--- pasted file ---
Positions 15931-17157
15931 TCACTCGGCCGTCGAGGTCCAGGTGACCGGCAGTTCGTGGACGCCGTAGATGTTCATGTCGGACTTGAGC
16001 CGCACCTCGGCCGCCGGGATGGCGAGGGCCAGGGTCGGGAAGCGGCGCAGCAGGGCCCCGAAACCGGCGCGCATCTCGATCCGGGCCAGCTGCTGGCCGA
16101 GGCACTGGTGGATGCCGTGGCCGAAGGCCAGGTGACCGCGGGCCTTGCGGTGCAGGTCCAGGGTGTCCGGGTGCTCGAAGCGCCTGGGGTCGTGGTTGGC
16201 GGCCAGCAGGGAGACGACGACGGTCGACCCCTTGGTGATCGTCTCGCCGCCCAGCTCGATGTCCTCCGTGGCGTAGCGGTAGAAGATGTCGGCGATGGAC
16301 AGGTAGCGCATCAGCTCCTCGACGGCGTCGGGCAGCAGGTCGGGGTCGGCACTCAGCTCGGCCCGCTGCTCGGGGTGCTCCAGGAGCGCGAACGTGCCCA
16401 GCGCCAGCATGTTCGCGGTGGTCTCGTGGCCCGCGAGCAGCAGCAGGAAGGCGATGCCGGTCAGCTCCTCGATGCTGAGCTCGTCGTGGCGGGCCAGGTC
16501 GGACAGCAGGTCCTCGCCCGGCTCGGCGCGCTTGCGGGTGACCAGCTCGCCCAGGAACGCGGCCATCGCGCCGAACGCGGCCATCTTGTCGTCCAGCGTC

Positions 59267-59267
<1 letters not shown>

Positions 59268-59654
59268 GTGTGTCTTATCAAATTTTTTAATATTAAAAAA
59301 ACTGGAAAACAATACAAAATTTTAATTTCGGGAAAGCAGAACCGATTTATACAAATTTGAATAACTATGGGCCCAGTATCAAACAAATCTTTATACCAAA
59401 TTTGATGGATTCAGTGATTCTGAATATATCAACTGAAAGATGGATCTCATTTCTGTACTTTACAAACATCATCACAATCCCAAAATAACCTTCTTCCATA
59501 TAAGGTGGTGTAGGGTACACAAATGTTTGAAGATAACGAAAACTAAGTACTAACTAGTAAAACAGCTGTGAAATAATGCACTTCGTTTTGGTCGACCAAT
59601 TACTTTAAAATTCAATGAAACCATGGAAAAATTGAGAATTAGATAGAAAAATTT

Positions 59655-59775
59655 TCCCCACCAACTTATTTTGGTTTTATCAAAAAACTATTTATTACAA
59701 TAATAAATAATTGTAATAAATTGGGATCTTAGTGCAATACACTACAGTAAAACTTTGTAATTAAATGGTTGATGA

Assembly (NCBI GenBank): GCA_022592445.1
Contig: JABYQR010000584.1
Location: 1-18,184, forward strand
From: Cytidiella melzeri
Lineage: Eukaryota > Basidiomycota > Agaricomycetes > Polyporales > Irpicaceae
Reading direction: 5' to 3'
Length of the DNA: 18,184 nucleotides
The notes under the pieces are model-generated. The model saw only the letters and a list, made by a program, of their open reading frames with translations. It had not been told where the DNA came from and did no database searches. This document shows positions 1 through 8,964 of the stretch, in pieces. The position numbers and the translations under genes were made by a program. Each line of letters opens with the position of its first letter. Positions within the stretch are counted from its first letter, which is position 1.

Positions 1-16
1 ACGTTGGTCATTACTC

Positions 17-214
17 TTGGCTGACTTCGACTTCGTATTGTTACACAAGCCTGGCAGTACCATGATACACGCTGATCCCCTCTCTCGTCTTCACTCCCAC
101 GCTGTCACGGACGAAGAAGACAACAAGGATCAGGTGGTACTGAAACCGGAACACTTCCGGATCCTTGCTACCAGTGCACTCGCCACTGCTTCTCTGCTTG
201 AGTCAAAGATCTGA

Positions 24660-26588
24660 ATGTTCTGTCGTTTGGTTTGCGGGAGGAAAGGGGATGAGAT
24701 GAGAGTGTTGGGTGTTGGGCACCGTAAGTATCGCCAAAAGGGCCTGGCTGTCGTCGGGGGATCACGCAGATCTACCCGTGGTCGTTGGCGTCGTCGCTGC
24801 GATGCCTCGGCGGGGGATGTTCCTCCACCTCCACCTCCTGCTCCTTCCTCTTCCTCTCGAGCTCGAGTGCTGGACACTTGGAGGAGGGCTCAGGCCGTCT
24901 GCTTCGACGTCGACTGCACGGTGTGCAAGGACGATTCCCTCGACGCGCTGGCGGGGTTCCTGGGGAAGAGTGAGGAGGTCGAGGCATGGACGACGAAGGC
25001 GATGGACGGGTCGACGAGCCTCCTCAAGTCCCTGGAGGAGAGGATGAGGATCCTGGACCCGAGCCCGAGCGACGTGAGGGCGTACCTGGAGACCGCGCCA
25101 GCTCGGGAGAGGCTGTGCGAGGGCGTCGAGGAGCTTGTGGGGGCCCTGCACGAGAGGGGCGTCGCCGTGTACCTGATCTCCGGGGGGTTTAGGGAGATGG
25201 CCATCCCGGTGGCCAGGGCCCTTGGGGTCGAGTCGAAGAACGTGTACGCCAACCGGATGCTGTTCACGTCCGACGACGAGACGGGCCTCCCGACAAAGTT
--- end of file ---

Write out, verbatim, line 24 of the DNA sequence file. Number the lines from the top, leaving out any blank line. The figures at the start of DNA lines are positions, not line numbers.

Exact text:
Lineage: Eukaryota > Basidiomycota > Agaricomycetes > Polyporales > Irpicaceae